There would, on the face of it, be no other reason to visit the stadium. This comes just weeks after Dublin’s Bernard Brogan and Tipperary’s Eoin Kelly were invited to the White House for St Patrick’s Day, another clear recognition of the role played by Gaelic games in contemporary Ireland.

Just as overseas commentators refer wonderingly to the remarkable access that Ireland’s representatives have to the leader of the Western world in the middle of March every year it is by extension a striking tribute to the GAA that it was placed in the midst of this interaction.

On a far bleaker level there was the murder in Omagh at the weekend of policeman Ronan Kerr, who is to be laid to rest today. He was a member of the Beragh GAA club whose chair Gearóid Ó Treasaigh said yesterday: “Ronan Kerr was a Catholic, an Irishman and a Gael, who joined the PSNI because he wanted to play his part in making our society a better place. Many members of our club were aware of Ronan’s career path and supported him on his choice.”

There was a terrible irony in the words of tribute. GAA members in Northern Ireland have known in the not so distant past the dangers of what elsewhere on the island is considered recreational and community-based activity.

In a few weeks it will be the 14th anniversary of the murder of another club chair, Seán Brown of Bellaghy, who had been abducted from the club premises when locking up at night. He was one of many members fatally targeted by loyalist terrorists during The Troubles because of his connection to the GAA. It is, accordingly, hard to come to terms with exactly the same targeting from the other extreme of sectarian violence.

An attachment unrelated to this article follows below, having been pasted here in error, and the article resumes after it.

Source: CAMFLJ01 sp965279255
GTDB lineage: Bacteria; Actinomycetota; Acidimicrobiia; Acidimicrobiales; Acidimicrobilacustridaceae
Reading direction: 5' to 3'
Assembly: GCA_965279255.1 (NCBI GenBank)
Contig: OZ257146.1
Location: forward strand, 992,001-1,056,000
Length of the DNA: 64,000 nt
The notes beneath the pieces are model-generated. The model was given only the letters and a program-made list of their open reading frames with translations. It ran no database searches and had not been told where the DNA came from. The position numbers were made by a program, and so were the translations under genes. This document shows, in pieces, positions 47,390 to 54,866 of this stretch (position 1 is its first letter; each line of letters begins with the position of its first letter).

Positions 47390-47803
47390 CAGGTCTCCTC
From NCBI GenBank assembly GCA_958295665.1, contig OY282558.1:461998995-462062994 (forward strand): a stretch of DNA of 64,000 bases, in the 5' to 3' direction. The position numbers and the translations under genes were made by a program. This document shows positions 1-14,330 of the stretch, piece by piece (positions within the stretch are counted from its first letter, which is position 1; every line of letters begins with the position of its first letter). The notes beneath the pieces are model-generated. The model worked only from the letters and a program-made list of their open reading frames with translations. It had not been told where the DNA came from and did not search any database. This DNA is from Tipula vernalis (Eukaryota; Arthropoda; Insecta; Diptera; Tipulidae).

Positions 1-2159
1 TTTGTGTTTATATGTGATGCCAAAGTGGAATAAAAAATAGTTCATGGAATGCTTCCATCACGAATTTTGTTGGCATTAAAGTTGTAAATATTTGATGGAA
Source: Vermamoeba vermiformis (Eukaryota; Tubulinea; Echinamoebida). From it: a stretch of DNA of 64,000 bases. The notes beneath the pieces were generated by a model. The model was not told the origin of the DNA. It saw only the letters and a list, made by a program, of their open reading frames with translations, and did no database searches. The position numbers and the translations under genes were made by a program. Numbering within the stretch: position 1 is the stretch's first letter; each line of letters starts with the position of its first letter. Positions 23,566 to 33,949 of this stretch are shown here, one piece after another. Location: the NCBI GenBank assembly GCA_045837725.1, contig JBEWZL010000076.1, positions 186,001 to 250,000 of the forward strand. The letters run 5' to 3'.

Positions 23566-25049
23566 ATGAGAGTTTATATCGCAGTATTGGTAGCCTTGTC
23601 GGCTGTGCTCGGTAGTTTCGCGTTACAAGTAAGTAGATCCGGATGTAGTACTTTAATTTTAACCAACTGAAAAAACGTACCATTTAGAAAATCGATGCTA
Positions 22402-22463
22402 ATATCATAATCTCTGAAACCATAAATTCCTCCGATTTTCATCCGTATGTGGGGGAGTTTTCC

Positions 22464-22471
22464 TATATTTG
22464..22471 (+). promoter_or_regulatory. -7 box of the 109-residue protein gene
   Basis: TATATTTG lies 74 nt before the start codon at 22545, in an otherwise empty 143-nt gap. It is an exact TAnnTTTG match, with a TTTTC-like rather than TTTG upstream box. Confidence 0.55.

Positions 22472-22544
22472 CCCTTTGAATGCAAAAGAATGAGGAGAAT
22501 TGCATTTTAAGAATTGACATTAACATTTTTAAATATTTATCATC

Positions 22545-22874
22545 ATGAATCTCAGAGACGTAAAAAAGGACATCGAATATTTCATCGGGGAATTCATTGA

It is unlikely that Ronan Kerr was chosen for murder because of his religion, language or even nationality. What distinguishes him as a modern policeman in the PSNI is his membership of the GAA.

The association realised at the turn of the century that it could no longer sustain the membership prohibition on Northern Ireland security forces if the new cross-community police force was to have a future. Consequently, Rule 21 was repealed in 2001.

The creatures who carried out Saturday’s murder – and last year’s attack in which Peadar Heffron, captain of the PSNI Gaelic football team, lost a leg – are equally aware of that situation and with the 50-50 recruitment stipulation for the force about to expire they have tried to terrorise GAA members into refusing to play a role in non-sectarian policing.

Attempting to intimidate the Ulster GAA doesn’t look like the most rewarding of projects. It also overlooks the determined efforts of the association in the province to reach out across the community divide and, even if unionists aren’t going to throng the football and hurling fields of Northern Ireland in the short term, they will know that there exists a genuine desire to engage with them.

History can produce many examples of British intransigence and inability to understand Ireland – and to be fair vice versa – but if there is now a desire on the part of our neighbours to come to terms with a fraught common history in pursuit of a shared future on these islands the queen and her advisers have shrewdly chosen an appropriate place to start.